Integrating Territorial Defence Forces into National Resistance Efforts: Lessons of the Polish Home Army's role within the World War II Polish Underground State and the Post-War Polish Independence Underground
In preparation for gray zone or conventional warfare conducted by Russian or Chinese adversaries and their proxies, threatened nations can apply a Total Defense approach to safeguard their territorial integrity and political sovereignty. Two key components for any effective Total Defense concept are national special operations forces (SOF) and volunteer, citizen-soldier territorial defense forces (TDF). This article examines the role of special operations forces as significant multi-dimensional, entrepreneurial integrators in Total Defense. In particular, it demonstrates the symbiotic relationship between special operations and territorial defense forces in the complex mission of national resistance during crisis and occupation.
Russia’s aggressive actions in the vicinity of the borders of the Baltic states have stirred the discussion on the Comprehensive defense concept. This concept is based on whole-of-government and whole-of-society involvement in resistance against occupying power. This article examines the role of the armed forces in the resistance movement from a small state perspective. To define the role of the armed forces, this article scrutinizes the historical experience of the Latvian Forest Brothers and the traditional development phases of the resistance movement. The article argues that the armed forces must form the backbone of the armed resistance, which integrates the other security forces and the civilian population into the national level resistance movement.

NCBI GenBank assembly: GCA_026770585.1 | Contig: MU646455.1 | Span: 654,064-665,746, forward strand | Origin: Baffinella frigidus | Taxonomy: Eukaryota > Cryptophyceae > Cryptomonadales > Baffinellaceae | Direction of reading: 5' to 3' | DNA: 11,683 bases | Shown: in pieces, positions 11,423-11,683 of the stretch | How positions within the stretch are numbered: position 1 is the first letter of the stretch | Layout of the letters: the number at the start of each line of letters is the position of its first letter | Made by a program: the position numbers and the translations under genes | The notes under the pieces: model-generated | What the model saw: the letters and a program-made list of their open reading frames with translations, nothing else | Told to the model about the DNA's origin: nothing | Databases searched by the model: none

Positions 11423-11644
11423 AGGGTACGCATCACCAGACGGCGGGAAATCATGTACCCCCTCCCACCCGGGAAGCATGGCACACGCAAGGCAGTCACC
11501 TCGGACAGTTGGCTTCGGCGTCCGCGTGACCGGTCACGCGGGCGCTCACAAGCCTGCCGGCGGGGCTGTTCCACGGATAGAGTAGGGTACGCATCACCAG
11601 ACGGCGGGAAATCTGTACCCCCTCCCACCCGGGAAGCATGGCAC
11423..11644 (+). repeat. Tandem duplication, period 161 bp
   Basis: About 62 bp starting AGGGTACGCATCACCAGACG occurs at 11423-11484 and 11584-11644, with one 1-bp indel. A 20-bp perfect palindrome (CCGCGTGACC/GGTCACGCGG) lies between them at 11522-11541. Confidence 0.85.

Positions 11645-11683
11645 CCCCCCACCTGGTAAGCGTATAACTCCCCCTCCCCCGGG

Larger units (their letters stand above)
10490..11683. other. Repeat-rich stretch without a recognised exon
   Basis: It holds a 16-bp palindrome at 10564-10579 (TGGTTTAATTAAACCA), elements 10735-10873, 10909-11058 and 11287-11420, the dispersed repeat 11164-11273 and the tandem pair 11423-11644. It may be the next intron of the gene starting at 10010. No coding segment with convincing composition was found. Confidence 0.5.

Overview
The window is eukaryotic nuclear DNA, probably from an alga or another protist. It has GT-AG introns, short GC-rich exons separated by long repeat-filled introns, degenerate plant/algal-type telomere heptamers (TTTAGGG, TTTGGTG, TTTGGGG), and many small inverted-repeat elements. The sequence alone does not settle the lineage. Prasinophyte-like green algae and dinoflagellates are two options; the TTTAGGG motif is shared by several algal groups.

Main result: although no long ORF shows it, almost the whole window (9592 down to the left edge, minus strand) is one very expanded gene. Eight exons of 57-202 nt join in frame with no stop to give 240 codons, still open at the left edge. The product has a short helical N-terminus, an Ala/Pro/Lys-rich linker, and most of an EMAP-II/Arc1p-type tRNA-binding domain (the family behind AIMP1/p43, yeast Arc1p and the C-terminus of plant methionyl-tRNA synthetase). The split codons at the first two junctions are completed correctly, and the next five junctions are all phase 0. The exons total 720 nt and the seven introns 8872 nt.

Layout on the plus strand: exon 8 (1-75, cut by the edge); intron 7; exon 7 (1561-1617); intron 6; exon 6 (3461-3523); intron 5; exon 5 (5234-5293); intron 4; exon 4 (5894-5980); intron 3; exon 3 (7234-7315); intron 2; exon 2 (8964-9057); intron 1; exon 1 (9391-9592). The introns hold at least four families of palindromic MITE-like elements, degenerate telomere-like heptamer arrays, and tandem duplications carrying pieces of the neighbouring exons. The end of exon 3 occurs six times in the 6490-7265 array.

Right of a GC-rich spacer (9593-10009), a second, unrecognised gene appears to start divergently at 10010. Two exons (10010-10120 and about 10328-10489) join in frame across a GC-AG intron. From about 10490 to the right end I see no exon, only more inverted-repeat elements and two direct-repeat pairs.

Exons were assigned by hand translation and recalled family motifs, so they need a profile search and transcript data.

The paper aims to contribute to discussion on comprehensive defence development by looking into Resistance Operating Concept and Comprehensive Defence Handbook. These two documents are designed as a guide for the countries facing a formidable adversary to help them develop resistance (including violent) infrastructure before the potential invasion. After discussing the main tenets of the concept and suggesting a wider engagement with case studies and scientific literature on this and similar topics, the paper addresses the pitfalls and considerations of preparing such resistance in peacetime, focusing on five areas: C2, legitimacy, recruitment, potential problems in long-term and communication.
This article explores how comprehensive defence has been introduced in Latvia, and focuses on society’s involvement and tasks in the state defence. This approach envisages a significant change in society’s relationship with the armed forces and state defence. Differently from many other countries, Latvia maintains its system without introducing conscription and instead puts efforts towards youth education in defence. Additionally, the Ministry of Defence involves different society groups and NGOs in defining their role in state defence. This article also discusses the concepts of resistance and non-collaboration as part of comprehensive defence.